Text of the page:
GetAbout Columbia sends finished plan back for city approval

Friday, November 14, 2008 | 12:55 p.m. CST; updated 5:00 p.m. CST, Saturday, November 15, 2008

Two new trail projects are moving closer to completion and will be some of the first to be built with federal funding awarded to Columbia more than two years ago.

The two project plans for Providence Trail South and Greenbriar Trail have been sent back to the Columbia City Council by GetAbout Columbia's executive committee for final design and construction approval. The city previously approved  the County House Branch Trail project, said Ted Curtis of GetAbout Columbia, and it's now in the easement acquisition phase, scheduled to be built in late 2009.

"It’s a normal process. I think the public doesn’t understand how long things take," Curtis said. "I think these are actually moving pretty fast for what would be a normal process."

In July, the city council prioritized the projects and asked GetAbout Columbia to finalize each project’s design and construction details.

Providence Trail South will extend about two miles, starting at Green Meadows Road, and run through the median of Highway 163 until Rock Bridge Elementary School. The trail will have a 10-foot-wide cement trail with a 5-foot gravel path for walkers and runners.

"Providence is such a heavily-traveled road," said Dan Smith, executive committee member. "Riding on the shoulder is not really the safest prospect there."

To connect to downtown, Curtis said GetAbout Columbia plans to have bike lanes on the shoulder of Stadium Boulevard from Green Meadows Road north until the Research Reactor Center. From there, Curtis said, people can take the Hinkson Creek Trail and the MU Recreational Trail to MU's campus and downtown.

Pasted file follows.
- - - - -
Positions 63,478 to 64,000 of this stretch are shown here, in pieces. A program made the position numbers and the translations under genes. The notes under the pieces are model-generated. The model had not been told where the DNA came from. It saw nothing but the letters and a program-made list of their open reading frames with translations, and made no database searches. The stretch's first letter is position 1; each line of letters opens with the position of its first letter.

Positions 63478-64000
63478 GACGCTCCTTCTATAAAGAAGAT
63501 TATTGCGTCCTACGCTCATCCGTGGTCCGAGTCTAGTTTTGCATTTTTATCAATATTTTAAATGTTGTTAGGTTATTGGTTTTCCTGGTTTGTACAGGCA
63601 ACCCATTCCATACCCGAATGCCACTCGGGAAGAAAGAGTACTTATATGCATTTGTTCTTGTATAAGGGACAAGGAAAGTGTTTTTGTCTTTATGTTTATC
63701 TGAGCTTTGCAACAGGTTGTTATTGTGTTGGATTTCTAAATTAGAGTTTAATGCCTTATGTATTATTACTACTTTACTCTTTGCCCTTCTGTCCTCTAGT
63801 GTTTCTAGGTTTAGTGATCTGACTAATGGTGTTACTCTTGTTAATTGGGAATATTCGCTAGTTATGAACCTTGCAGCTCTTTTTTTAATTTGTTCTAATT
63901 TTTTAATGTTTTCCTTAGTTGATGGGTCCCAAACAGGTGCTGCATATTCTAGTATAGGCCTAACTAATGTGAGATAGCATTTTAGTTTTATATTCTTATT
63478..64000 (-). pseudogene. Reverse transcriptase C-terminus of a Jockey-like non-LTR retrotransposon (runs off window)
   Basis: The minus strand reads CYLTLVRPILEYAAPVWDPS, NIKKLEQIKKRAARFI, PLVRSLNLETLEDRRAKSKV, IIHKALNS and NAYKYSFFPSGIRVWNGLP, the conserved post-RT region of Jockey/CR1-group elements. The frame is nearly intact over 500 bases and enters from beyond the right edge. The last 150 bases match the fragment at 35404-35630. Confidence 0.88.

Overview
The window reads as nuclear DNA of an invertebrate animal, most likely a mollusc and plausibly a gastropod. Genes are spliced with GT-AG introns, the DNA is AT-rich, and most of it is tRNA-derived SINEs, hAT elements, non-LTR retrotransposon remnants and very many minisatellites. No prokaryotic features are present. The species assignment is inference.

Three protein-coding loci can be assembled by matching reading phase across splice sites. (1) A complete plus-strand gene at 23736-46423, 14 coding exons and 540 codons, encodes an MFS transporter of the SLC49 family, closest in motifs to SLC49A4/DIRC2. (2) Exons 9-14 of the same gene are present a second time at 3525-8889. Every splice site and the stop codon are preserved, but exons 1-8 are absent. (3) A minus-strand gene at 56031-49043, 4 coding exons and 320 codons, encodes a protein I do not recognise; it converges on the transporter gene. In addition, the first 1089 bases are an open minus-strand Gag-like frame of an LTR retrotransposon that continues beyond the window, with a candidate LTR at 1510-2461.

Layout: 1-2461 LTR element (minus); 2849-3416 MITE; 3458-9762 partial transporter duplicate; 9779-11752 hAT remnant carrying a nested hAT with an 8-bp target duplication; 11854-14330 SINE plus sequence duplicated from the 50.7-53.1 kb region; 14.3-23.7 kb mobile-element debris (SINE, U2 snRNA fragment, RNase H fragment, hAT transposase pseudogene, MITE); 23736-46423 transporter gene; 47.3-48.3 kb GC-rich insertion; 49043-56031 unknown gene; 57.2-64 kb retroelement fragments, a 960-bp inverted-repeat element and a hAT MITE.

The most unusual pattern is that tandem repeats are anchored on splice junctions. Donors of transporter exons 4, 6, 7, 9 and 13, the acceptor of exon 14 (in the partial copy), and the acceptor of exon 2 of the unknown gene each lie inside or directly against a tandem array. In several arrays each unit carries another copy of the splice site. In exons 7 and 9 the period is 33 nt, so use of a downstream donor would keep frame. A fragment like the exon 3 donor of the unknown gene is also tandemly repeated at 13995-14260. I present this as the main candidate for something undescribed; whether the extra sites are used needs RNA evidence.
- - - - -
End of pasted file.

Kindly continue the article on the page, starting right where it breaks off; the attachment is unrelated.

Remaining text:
Providence Trail South is estimated to cost $1.2 million, Curtis said, and construction could begin in fall 2009.

The city already owns all the land needed for Providence Trail South, speeding up the construction of it compared to Greenbriar Trail, which won’t be built until about summer 2010.

Greenbriar Trail is also more a neighborhood connection, Curtis said, and is estimated to cost $810,000. The trail has a water crossing, a steep hillside, a wooded boardwalk and a connection to the Hinkson Creek Trail.

If the council approves of Providence Trail South, Curtis said, GetAbout officials will start seeking bids for construction. For Greenbriar Trail, officials will start the land acquisition process if the council approves it.

A public hearing for Providence Trail South is scheduled for the Dec. 1 city council meeting, which begins at 7 p.m.

Smith, who also serves as chairperson for GetAbout Columbia's promotion and education committee, said he's happy to see some of the committee's work moving forward.

"It's been a long and arduous process, to be honest," he said. "It's nice to see a couple of these things starting to get done."

There will also be an interested party meeting regarding potential MKT Trail connectors from 5:30 to 7 p.m. on Nov. 19 at the mezzanine conference room at the Daniel Boone Building, 701 E. Broadway. The following MKT Trail connectors will be discussed: Wilson’s, Katy Place, the Garth extension, Stadium Boulevard, Forum Boulevard and Katy Lane.

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